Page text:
Beast Boxing Turbo introduces itself pretty simply. After going through the title screen, you’re welcome to jump into the game or tweak settings as you please. Immediately upon starting the game, you’re thrust into a training session with a monstrous pig, who should prove moderately easy to defeat, being the tutorial level and all.

After defeating him in a spar, the pig congratulates you but points out that your monster costume isn’t very convincing, yet you have potential, for a human. Then you discover that your player character is – surprise! – a human female who is not only the main character, but also lacks the common tropes of women in video games! She acts like a person!

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Beast Boxing Turbo presents its pre-match screen in a simple, clean manner that fans of Punch-Out will find familiar.

From there, you’re thrust into the finer points of the game. Every character you fight presents themselves as a humorous parody of common monster tropes – hey, the game is called Beast Boxing for a reason – and they all have distinct mannerisms, appearances, strengths and weaknesses. Beast Boxing Turbo isn’t an overly plot-driven game, yet the world it presents is intriguing and the silly characters provide pleasant flavor in comparison to most other games in this genre.

After each match, you unlock a new tutorial. For the most part, these are optional, but if you’re having trouble in the later parts of the game, they’re worth a look. The later unlocked tutorials demonstrate how to pull more advanced maneuvers, and if you haven’t discovered them in-gameplay yourself, there’s no reason not to give them a look.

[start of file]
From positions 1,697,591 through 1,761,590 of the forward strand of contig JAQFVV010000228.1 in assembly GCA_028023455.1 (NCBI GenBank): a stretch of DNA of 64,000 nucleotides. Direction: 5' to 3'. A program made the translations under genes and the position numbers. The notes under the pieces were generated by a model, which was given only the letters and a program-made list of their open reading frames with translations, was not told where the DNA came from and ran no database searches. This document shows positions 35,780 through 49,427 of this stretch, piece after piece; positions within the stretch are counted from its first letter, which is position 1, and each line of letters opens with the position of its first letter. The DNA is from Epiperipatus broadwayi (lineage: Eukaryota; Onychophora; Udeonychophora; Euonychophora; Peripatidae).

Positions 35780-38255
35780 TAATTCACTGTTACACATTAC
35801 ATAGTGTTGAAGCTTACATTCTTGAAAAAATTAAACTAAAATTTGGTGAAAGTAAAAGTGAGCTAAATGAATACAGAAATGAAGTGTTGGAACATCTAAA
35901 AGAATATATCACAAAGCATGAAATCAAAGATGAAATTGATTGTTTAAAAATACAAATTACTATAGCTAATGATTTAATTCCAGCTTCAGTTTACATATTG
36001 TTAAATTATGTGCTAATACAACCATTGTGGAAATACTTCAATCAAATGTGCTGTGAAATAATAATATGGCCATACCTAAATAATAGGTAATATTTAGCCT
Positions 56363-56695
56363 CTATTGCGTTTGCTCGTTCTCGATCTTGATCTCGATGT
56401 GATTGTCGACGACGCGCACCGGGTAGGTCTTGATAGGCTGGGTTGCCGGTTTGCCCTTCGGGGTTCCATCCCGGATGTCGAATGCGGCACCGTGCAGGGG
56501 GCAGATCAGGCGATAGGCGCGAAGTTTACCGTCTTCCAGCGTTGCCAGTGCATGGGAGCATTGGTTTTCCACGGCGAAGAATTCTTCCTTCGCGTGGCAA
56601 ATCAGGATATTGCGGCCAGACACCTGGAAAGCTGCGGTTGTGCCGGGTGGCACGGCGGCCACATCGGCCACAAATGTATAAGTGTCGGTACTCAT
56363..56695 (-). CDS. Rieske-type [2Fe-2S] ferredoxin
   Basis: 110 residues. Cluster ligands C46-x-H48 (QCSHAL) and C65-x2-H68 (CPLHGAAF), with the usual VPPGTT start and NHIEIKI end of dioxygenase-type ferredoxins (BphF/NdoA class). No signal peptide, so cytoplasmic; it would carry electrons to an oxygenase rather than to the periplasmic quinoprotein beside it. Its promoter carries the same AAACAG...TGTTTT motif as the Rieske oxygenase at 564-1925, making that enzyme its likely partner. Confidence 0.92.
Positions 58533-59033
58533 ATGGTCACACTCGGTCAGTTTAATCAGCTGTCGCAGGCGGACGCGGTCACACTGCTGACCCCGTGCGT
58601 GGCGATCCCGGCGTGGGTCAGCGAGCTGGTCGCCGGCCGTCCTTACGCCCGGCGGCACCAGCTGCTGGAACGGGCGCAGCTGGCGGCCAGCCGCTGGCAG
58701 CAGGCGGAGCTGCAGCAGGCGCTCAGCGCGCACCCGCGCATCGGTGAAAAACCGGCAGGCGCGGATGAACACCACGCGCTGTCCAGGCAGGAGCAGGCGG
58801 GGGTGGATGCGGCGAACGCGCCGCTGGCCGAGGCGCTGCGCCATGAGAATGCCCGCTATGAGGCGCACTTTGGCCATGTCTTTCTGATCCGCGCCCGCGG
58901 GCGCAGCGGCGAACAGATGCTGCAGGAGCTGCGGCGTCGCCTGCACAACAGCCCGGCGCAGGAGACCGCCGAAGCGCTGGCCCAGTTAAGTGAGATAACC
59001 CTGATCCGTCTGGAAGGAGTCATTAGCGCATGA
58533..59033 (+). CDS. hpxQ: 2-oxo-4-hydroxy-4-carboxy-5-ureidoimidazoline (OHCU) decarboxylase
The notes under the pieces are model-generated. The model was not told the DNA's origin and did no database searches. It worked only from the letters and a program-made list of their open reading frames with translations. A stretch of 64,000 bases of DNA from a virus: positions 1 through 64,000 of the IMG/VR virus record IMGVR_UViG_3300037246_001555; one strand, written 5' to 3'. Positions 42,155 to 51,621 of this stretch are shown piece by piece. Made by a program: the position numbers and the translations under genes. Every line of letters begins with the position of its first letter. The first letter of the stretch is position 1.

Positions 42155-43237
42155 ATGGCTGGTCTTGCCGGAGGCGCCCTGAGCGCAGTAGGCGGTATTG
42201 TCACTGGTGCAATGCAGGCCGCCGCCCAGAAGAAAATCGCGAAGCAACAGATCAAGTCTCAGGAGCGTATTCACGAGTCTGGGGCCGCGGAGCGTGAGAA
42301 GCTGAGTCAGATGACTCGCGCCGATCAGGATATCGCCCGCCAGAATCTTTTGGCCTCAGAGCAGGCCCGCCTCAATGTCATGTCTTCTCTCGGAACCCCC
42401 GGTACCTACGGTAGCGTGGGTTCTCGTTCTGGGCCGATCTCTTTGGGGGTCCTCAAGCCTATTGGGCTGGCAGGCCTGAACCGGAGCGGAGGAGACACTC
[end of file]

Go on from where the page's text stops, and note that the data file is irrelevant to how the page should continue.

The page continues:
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Beast Boxing Turbo is beautiful- while models are noticeably low-quality, the textures are clean and detailed, painting a wonderfully strange world to punch things in.

The gameplay of Beast Boxing Turbo is actually quite different from the likes of Punch-Out. It’s in first-person, there’s a cooldown meter for how long you can go on punching (unless you manage to land a combo), there’s more free movement (however two-dimensional) around the ring, and the game really is just different.

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Speaking of graphics, the game doesn’t require much horsepower, so it should run fairly reliably on low-end machines, even with all the pretty graphics settings turned up.

The big selling point behind Beast Boxing, however, lies in the customization. In every fight, you gain money that can be spent on bumping up your character’s stats permanently through training or with equippable gear that provides different aesthetics and different adjustments – usually positive – to your character’s stats. There’s interesting combos that different equipment and training specializations provide, and even if you choose the wrong set of skills and gear for a certain match, you still get some money for getting punched in front of a live audience that can be used to train up and try again.